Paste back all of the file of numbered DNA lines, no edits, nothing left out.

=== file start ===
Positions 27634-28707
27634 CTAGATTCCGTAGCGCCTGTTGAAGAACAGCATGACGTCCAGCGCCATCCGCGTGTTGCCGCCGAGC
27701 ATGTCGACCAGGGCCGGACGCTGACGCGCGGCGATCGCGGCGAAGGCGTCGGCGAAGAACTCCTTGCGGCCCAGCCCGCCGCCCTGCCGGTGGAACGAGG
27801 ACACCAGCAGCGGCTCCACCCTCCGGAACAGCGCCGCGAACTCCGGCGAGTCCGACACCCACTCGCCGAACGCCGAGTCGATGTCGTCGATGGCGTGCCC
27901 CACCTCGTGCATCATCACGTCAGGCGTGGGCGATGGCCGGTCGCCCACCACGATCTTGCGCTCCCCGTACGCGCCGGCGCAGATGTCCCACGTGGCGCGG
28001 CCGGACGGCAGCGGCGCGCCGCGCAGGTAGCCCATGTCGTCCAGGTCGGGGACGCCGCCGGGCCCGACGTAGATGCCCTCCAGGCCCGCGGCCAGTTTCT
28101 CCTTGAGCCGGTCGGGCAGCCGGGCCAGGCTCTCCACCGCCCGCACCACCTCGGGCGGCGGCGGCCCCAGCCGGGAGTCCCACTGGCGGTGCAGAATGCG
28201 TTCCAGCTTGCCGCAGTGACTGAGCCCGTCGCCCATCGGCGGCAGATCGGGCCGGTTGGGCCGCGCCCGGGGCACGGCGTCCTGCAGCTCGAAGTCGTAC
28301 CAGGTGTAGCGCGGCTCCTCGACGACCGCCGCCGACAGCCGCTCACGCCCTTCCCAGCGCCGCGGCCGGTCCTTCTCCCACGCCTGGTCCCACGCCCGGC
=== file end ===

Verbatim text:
Positions 27634-28707
27634 CTAGATTCCGTAGCGCCTGTTGAAGAACAGCATGACGTCCAGCGCCATCCGCGTGTTGCCGCCGAGC
27701 ATGTCGACCAGGGCCGGACGCTGACGCGCGGCGATCGCGGCGAAGGCGTCGGCGAAGAACTCCTTGCGGCCCAGCCCGCCGCCCTGCCGGTGGAACGAGG
27801 ACACCAGCAGCGGCTCCACCCTCCGGAACAGCGCCGCGAACTCCGGCGAGTCCGACACCCACTCGCCGAACGCCGAGTCGATGTCGTCGATGGCGTGCCC
27901 CACCTCGTGCATCATCACGTCAGGCGTGGGCGATGGCCGGTCGCCCACCACGATCTTGCGCTCCCCGTACGCGCCGGCGCAGATGTCCCACGTGGCGCGG
28001 CCGGACGGCAGCGGCGCGCCGCGCAGGTAGCCCATGTCGTCCAGGTCGGGGACGCCGCCGGGCCCGACGTAGATGCCCTCCAGGCCCGCGGCCAGTTTCT
28101 CCTTGAGCCGGTCGGGCAGCCGGGCCAGGCTCTCCACCGCCCGCACCACCTCGGGCGGCGGCGGCCCCAGCCGGGAGTCCCACTGGCGGTGCAGAATGCG
28201 TTCCAGCTTGCCGCAGTGACTGAGCCCGTCGCCCATCGGCGGCAGATCGGGCCGGTTGGGCCGCGCCCGGGGCACGGCGTCCTGCAGCTCGAAGTCGTAC
28301 CAGGTGTAGCGCGGCTCCTCGACGACCGCCGCCGACAGCCGCTCACGCCCTTCCCAGCGCCGCGGCCGGTCCTTCTCCCACGCCTGGTCCCACGCCCGGC